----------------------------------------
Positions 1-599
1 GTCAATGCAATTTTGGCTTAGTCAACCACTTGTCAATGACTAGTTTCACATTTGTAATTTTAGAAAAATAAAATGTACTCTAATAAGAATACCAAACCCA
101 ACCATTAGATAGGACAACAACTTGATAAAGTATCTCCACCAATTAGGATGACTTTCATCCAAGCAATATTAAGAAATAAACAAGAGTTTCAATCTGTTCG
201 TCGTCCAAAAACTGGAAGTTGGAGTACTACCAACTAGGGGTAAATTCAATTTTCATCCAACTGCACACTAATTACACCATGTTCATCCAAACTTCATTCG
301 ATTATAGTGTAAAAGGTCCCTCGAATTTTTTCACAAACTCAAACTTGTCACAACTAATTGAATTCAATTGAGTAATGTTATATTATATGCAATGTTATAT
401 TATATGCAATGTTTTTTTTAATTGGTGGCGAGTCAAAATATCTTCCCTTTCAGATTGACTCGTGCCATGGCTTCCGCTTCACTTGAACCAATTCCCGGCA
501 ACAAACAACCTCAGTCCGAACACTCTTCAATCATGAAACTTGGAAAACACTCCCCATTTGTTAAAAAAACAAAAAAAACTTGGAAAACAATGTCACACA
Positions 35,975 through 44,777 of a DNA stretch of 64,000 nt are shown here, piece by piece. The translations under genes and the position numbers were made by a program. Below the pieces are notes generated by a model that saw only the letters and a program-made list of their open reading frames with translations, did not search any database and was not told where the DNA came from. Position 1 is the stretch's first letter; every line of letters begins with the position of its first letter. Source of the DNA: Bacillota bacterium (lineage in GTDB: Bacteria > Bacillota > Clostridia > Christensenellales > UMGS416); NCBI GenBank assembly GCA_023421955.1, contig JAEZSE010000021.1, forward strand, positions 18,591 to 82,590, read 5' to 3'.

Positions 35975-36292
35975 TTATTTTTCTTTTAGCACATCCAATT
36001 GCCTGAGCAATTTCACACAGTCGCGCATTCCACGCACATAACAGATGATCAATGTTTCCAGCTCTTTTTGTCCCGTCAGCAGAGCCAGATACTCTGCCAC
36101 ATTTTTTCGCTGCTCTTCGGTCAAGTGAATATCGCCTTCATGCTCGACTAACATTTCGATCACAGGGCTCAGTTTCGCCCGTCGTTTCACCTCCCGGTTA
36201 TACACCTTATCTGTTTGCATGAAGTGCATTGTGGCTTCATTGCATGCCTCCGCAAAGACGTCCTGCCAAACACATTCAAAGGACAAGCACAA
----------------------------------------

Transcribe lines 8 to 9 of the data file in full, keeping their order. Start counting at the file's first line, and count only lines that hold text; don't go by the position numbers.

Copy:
Positions 35,975 through 44,777 of a DNA stretch of 64,000 nt are shown here, piece by piece. The translations under genes and the position numbers were made by a program. Below the pieces are notes generated by a model that saw only the letters and a program-made list of their open reading frames with translations, did not search any database and was not told where the DNA came from. Position 1 is the stretch's first letter; every line of letters begins with the position of its first letter. Source of the DNA: Bacillota bacterium (lineage in GTDB: Bacteria > Bacillota > Clostridia > Christensenellales > UMGS416); NCBI GenBank assembly GCA_023421955.1, contig JAEZSE010000021.1, forward strand, positions 18,591 to 82,590, read 5' to 3'.

Positions 35975-36292